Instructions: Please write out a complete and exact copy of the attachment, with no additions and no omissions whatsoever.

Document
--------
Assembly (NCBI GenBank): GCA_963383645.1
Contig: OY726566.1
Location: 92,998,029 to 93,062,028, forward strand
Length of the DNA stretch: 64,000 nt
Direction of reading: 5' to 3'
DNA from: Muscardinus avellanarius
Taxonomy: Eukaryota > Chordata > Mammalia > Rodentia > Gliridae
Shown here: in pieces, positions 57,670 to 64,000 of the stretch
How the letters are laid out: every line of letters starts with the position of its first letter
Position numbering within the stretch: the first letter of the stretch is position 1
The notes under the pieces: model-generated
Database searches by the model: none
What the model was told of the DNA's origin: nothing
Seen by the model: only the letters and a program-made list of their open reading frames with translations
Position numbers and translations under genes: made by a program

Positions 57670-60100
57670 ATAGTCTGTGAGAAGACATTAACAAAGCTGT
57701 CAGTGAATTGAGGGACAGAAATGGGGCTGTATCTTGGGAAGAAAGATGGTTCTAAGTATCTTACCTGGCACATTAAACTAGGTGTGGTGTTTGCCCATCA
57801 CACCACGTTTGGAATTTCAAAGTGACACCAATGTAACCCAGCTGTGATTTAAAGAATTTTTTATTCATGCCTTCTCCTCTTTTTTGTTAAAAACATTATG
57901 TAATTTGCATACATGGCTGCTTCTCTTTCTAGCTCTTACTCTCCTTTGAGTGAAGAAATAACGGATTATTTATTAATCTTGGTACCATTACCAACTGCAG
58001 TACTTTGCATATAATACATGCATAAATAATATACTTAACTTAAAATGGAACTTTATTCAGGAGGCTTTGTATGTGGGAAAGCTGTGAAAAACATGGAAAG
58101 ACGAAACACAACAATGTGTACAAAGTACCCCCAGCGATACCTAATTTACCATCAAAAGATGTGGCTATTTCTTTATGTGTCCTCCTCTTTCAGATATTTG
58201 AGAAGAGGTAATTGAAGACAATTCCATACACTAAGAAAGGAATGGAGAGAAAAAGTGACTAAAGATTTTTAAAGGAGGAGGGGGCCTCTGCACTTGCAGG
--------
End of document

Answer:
Assembly (NCBI GenBank): GCA_963383645.1
Contig: OY726566.1
Location: 92,998,029 to 93,062,028, forward strand
Length of the DNA stretch: 64,000 nt
Direction of reading: 5' to 3'
DNA from: Muscardinus avellanarius
Taxonomy: Eukaryota > Chordata > Mammalia > Rodentia > Gliridae
Shown here: in pieces, positions 57,670 to 64,000 of the stretch
How the letters are laid out: every line of letters starts with the position of its first letter
Position numbering within the stretch: the first letter of the stretch is position 1
The notes under the pieces: model-generated
Database searches by the model: none
What the model was told of the DNA's origin: nothing
Seen by the model: only the letters and a program-made list of their open reading frames with translations
Position numbers and translations under genes: made by a program

Positions 57670-60100
57670 ATAGTCTGTGAGAAGACATTAACAAAGCTGT
57701 CAGTGAATTGAGGGACAGAAATGGGGCTGTATCTTGGGAAGAAAGATGGTTCTAAGTATCTTACCTGGCACATTAAACTAGGTGTGGTGTTTGCCCATCA
57801 CACCACGTTTGGAATTTCAAAGTGACACCAATGTAACCCAGCTGTGATTTAAAGAATTTTTTATTCATGCCTTCTCCTCTTTTTTGTTAAAAACATTATG
57901 TAATTTGCATACATGGCTGCTTCTCTTTCTAGCTCTTACTCTCCTTTGAGTGAAGAAATAACGGATTATTTATTAATCTTGGTACCATTACCAACTGCAG
58001 TACTTTGCATATAATACATGCATAAATAATATACTTAACTTAAAATGGAACTTTATTCAGGAGGCTTTGTATGTGGGAAAGCTGTGAAAAACATGGAAAG
58101 ACGAAACACAACAATGTGTACAAAGTACCCCCAGCGATACCTAATTTACCATCAAAAGATGTGGCTATTTCTTTATGTGTCCTCCTCTTTCAGATATTTG
58201 AGAAGAGGTAATTGAAGACAATTCCATACACTAAGAAAGGAATGGAGAGAAAAAGTGACTAAAGATTTTTAAAGGAGGAGGGGGCCTCTGCACTTGCAGG